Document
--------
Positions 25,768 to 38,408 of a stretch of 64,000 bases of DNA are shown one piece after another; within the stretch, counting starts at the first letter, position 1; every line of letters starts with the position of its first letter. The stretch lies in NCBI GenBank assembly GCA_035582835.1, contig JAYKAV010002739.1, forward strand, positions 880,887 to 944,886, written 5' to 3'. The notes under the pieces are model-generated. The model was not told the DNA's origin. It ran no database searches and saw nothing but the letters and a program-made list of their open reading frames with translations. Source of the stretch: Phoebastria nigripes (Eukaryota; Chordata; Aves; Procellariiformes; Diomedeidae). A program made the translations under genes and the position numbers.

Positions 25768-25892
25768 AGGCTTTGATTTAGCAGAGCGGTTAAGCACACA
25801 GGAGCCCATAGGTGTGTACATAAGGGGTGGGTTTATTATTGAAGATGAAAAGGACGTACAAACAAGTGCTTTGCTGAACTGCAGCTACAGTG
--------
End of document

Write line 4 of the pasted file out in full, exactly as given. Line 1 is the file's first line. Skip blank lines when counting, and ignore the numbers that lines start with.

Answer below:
25801 GGAGCCCATAGGTGTGTACATAAGGGGTGGGTTTATTATTGAAGATGAAAAGGACGTACAAACAAGTGCTTTGCTGAACTGCAGCTACAGTG